Flinders University


Flinders University is a globally connected, locally engaged institution that exemplifies teaching, learning and research excellence.

As co-occupants of the Flinders Medical Centre and a founding member of the South Australian Health and Medical Research Institute (SAHMRI), Flinders maintains its impressive tradition of fundamental discoveries and translation of our research across a range of Medical, Health, Clinical and Mental Health research areas. Leading Biomedical Engineering, Assistive Technologies and Digital Health researchers are also a vital component of our significant contribution to the health and wellbeing of people in our community and across the world.

Our research in Molecular Science and Technology, Biomedical Engineering, Digital Health, Water and the Environment is translated into benefits for the community through our robust network of partnerships with organisations and industries, together delivering real-world solutions.

We contribute to our understanding of the world around us by diving deep into the past through our outstanding History, Archaeology and Palaeontology research, and we tackle today’s pressing social issues such as crime, the future of work and the social determinants of health equity.

90 per cent of our research has been ranked at or above world class by Excellence in Research for Australia (ERA).

Flinders University’s main campus at Bedford Park in Adelaide’s inner south is spread across 165 hectares of beautiful natural bushland featuring thousands of trees and an array of wildlife. Our natural assets are complemented by an impressive new hub and plaza development at the very heart of the campus. A leading university for student experience, Flinders is rated number 1 in Australia across 9 International Student Barometer categories.

Our award-winning Computer, Science, Engineering and Mathematics facilities at the nearby Tonsley campus are located within South Australia’s premier Innovation District, facilitating our engagement with companies committed to the development and application of advanced technologies.

Flinders University retains sole responsibility for content © 2016 Flinders University.

1 November 2018 - 31 October 2019

Region: Global
Subject/journal group: All

The table to the right includes counts of all research outputs for Flinders University published between 1 November 2018 - 31 October 2019 which are tracked by the Nature Index.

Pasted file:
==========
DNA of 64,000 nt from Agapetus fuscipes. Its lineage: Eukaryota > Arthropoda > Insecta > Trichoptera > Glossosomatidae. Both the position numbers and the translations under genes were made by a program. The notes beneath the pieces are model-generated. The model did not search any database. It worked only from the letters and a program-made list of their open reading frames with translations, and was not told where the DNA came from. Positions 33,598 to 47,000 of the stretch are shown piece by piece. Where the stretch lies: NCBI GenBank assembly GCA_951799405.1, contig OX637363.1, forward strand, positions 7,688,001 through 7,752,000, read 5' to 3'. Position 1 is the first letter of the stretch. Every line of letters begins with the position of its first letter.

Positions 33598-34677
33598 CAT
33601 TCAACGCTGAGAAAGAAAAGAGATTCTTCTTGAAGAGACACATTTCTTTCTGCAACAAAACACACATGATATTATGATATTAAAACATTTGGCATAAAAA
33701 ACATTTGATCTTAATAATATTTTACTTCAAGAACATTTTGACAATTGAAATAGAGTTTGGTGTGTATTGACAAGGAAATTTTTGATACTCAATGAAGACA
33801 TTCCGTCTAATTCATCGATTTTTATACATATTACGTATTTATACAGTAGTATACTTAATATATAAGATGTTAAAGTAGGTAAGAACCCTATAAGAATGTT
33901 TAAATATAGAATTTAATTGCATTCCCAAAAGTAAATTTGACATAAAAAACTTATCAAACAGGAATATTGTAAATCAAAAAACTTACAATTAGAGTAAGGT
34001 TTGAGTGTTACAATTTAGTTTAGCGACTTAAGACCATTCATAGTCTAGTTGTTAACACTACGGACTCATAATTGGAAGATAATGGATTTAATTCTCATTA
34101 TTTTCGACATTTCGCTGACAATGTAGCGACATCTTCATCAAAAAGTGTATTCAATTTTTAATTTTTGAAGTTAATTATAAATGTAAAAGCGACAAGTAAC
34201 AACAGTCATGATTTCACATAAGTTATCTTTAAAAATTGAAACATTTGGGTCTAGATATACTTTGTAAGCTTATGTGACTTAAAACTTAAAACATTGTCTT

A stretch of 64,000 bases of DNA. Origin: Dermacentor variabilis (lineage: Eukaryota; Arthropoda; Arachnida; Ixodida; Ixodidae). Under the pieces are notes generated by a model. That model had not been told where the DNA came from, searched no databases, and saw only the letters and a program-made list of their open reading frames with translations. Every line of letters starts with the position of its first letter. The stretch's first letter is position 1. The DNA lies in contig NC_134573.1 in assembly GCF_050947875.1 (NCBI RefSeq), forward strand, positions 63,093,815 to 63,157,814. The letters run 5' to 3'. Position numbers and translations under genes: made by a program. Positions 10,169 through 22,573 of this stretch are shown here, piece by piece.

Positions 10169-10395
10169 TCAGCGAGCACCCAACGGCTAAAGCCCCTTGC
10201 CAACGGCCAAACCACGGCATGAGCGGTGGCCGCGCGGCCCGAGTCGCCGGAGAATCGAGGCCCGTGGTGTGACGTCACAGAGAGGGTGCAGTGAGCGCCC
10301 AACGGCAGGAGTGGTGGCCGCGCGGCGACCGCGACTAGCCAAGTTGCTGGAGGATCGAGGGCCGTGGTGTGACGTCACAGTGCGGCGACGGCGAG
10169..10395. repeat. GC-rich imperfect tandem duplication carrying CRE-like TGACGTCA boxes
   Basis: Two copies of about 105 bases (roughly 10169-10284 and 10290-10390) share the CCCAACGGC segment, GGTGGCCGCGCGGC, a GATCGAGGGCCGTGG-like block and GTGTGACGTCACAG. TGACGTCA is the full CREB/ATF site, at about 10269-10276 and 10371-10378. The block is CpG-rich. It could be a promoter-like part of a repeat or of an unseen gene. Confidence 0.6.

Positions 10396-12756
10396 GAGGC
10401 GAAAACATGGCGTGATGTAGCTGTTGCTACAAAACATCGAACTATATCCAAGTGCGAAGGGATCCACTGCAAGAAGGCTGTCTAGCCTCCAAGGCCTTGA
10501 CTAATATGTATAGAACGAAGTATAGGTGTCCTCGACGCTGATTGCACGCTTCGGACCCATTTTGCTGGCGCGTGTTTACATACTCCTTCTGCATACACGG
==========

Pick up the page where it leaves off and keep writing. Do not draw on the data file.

Hover over the donut graph to view the FC output for each subject. Below, the same research outputs are grouped by subject. Click on the subject to drill-down into a list of articles organized by journal, and then by title.

Note: Articles may be assigned to more than one subject area.

Count Share
35 6.18

Outputs by subject (Share)

Subject Count Share
Earth & Environmental Sciences 10 0.83
Life Sciences 21 2.83
Physical Sciences 6 1.69
Chemistry 4 1.38

Highlight of the month

Parasite causes finches to sing a different tune

© Anne Dirkse/Getty

© Anne Dirkse/Getty

A parasite that inhabits Darwin’s finches may be changing the evolutionary course of finishes.

Like many Galapagos birds, the small tree finch and the critically endangered medium tree finch are being decimated by an invasive parasitic fly. Its larvae live in the nares, or nostrils, of young birds and kill more than half of their hosts.

Now, three researchers at Flinders University in Australia and a colleague have found that survivors have impaired singing ability due to enlarged nares, which reduces their ability to attract a mate.

The reduced singing ability also diminishes the distinction between the songs of different species of finches. This might explain the recently documented hybridization between the two species of finches and suggests that parasites can alter the evolutionary trajectory of a species.

Supported content

  1. Proceedings of the Royal Society. B. 286, 20190461 (2019). doi: 10.1098/rspb.2019.0461

View the article on the Nature Index

See more research highlights from Flinders University

More research highlights from Flinders University

1 November 2018 - 31 October 2019

International vs. domestic collaboration by Share

  • 37.24% Domestic
  • 62.76% International

Note: Hover over the graph to view the percentage of collaboration.

Note: Collaboration is determined by the fractional count (Share), which is listed in parentheses.

Affiliated joint institutions and consortia

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